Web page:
3. Is your contact centre technology up to the task to handle a major crisis?
The stability of your technology infrastructure during a crisis directly impacts your team members’ ability to serve customers and can be the difference between good outcomes and sheer frustration for all parties.
The recent crisis has forced some contact centres to undertake rapid digital transformation to enable remote working, handle higher call volumes using automation and IVR self-service, and scale up their workforce.
Take stock of the technology you use both during and outside a crisis and ensure it is fit for purpose, secure, and easy to deploy when needed.
Moving to secure cloud-based contact centre software will make crisis management more straightforward. Having customer data easily accessible on a single cloud database or via two-way integration between cloud-based programs eliminates disruptions from transferring work between physical locations. It also helps scale up your team quickly. Contact centre staff can continue to work as one team as information is shared instantly, and supervisors can manage performance from any location.
With contact centre trends moving towards cloud-based solutions and remote working, security is a concern. You may need to consider the following:
- Providing secure Wi-Fi for remote working
- Virtual private networks (VPNs)
- Multi-factor authentication to verify customers’ identity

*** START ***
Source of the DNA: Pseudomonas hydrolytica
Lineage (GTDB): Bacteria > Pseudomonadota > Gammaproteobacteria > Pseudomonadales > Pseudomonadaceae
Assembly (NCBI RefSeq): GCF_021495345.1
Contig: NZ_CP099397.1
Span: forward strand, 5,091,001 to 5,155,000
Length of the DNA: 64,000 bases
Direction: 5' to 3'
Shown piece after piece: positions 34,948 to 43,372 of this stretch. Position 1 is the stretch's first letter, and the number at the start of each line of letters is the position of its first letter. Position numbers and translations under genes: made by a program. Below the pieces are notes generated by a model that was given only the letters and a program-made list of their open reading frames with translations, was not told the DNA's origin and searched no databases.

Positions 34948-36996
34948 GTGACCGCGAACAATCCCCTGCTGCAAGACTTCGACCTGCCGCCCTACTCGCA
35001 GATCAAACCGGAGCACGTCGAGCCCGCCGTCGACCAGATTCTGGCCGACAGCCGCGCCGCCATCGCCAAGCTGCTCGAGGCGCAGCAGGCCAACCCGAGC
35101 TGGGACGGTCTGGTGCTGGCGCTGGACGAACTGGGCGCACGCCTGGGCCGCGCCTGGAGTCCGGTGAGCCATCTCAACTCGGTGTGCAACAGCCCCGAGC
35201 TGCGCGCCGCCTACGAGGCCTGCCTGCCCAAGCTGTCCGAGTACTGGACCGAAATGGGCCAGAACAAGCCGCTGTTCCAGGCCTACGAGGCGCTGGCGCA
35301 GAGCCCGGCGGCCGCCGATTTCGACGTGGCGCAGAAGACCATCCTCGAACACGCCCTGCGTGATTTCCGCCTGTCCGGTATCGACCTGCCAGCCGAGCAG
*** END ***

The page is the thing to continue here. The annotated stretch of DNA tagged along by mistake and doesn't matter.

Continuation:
- Dual-tone multi-frequency (DTMF) technology or secure smartphone payment technology
- Call recording to ensure adherence to security protocols
Even if you’ve equipped each agent with a laptop, extra screen, and quality-assured headset for remote working, it is wise to purchase additional equipment to keep on a separate emergency register. Ensure that each set of equipment includes the correct power-tested cables and power-surge protectors.
Internally, check that the wiring, cabling, and back-up power sources to your servers and desks are in good order and instructions are included in your crisis management plan should a natural disaster knock out your power supply.
4. Have you included crisis management measures for HR to protect employee motivation and well-being?
We know now that crisis can last longer than a few weeks, so work with HR to develop short- and long-term crisis support measures, including:
- Regular employee updates via email, intranet, and SMS